Three easy lingonberry recipes for autumn
This is the lingonberry picking season at the Nordics. As most of you know we love lingonberry, not only because of its health benefits, but simply because it tastes great and is a very versatile berry to use in cooking. We’ve developed three recipes for autumn and hope these will inspire you to try this arctic delicacy.
Goat’s cheese and lingonberry salad
500 g – 600 g thick sweet potatoes, peeled
1 tbsp rape seed oil
flaked sea salt
200 g soft goat’s cheese
3 tbsp Nordic Bakery 80% lingonberry jam
100 g frisee lettuce or lambs lettuce
3 tbsp olive oil/red wine vinaigrette
Preheat oven 200 C°. Cut sweet potatoes into 1 cm thick pieces and place in a non-stick oven dish. Drizzle with rape seed oli and mix well so that all pieces are thinly covered with oil. Sprinkle with little salt. Cook for 30 mins or until the pieces start getting little colour and are soft. Put aside to cool down. You can do this well in advance and make the topping just before serving.
Cut goat’s cheese into small pieces the size of each sweet potato and place on top. Heat under a grill or in the 200 C° oven for 3 minutes to melt the cheese slightly. Arrange each plate with frisee lettuce and drizzle of vinaigrette. Place 3 – 4 pieces of sweet potatoes on each plate and garnish with lingonberry jam. Serve immediately.
Venison stew with lingonberry
1 kg of venison, diced
2 tbsp rice flour
2 red onions, peeled and quartered
4 sticks of celery, cut into 3 cm pieces
3 carrots, cut into 3 cm pieces
3 parsnips, cut into 3 cm pieces
rape seed oil for frying
4 cloves of garlic, roughly chopped
500 ml good quality beef stock
300ml red wine
4 branches of thyme
3 bay leaves
freshly ground black pepper
3 tbsp Nordic Bakery 80% lingonberry jam
Preheat oven 180 C°.
In a large non stick pan, heat up little oil and fry the onions, celery, carrots and parsnips over a medium heat for approximately 4 minutes so that they get little bit of colour. Set aside. Fry the garlic for 1 minute over medium heat to soften it slightly. Set aside with the vegetables.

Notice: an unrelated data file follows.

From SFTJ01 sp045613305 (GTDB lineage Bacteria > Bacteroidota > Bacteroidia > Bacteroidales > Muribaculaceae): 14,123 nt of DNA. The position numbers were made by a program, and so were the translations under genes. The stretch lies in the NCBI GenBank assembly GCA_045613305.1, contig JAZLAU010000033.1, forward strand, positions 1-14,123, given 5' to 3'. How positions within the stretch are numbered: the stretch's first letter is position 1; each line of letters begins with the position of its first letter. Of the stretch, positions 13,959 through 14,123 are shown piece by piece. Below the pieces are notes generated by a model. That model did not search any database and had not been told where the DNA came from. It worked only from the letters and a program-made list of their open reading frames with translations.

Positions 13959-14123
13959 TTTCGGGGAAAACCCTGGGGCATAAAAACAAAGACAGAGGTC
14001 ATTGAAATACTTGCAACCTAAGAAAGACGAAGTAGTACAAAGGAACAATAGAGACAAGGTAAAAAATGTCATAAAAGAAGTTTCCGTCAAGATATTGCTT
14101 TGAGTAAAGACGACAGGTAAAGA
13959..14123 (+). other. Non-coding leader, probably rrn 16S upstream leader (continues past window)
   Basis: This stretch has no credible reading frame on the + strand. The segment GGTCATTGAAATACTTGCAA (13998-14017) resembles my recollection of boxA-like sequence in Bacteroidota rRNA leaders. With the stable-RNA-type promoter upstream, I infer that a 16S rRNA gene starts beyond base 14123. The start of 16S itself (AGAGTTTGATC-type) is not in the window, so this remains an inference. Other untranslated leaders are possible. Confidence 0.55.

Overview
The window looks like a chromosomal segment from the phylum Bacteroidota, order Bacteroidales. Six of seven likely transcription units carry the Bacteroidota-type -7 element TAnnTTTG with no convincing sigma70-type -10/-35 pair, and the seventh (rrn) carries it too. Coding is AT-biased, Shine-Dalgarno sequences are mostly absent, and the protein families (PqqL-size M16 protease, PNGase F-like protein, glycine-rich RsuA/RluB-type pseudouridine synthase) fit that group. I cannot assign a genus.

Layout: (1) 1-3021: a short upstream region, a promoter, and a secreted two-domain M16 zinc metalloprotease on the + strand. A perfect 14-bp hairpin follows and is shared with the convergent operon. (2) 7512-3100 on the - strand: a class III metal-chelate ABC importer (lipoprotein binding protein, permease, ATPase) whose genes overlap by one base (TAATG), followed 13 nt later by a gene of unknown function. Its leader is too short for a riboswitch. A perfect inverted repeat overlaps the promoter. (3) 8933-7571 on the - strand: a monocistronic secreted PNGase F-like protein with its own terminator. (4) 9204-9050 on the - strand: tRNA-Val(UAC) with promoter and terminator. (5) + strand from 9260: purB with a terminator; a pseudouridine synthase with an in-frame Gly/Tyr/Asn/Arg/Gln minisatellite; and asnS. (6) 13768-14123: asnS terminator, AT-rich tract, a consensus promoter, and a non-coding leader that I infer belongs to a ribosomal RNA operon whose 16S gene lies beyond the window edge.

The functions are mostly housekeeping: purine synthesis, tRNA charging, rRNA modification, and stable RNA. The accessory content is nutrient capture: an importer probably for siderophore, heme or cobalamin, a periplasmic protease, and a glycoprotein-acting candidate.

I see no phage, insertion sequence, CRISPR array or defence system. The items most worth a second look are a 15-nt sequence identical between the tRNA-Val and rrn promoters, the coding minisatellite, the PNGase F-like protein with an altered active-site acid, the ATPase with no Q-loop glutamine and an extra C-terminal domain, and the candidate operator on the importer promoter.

Clean and dry the venison pieces and place them in a plastic freezer bag with 2 spoonfuls of rice flour (you can use wheat flour). Close the bag tightly and shake to cover every piece with flour.
Heat up a little more oil and fry the venison pieces in batches over medium heat and set aside. Combine vegetables, garlic and venison in a large pot. If you were using a different pan for frying the meat make sure you get all the goodness that sticks to the pan by pouring some of the beef stock over and bringing it to boil. Then combine with the rest of ingredients in the pot. Add all beef stock and wine and bring back to boil. Add thyme, bay leaves, salt and black pepper and take of the heat. Place in the preheated oven with a lid on for 1h. After one hour turn the heat down to 160 C° and leave for another hour.
Check the taste for salt. Add the lingonberry jam and mix it into the stew. Serve with potato and parsnip pure and little more lingonberry jam if you like.
This is our take on Eton mess, with a cool Nordic twist!
300 ml whipping cream
250 g quark (this is optional, you can replace with 200ml of whipping cream)
100 g or 6 ready made merengue nests, broken into rough pieces
100 g Nordic Bakery 80% lingonberry jam
Whip the cream. Mix in the quark. We use quark to lighten up the dish a little and because whipping cream mixed with quark and berries is a traditional Nordic dessert. If you prefer to skip the quark just whip up some more cream instead.
Gently fold the merengue pieces and the jam into the whipped cream mixture and serve. This keeps in the fridge for couple of hours. It is delicious the next day too but merengue pieces lose their crunchyness.
We naturally recommend the Nordic Bakery 80% lingonberry jam for these recipes, but you can use other brands too. However, ours does what it says on the tin – it’s full of lingonberry, not sugar. This is the highest berry content stuff you can find and thus great for flavour. If you choose to use something else we recommend to use a little more jam as most jams are made with less than 50% berries.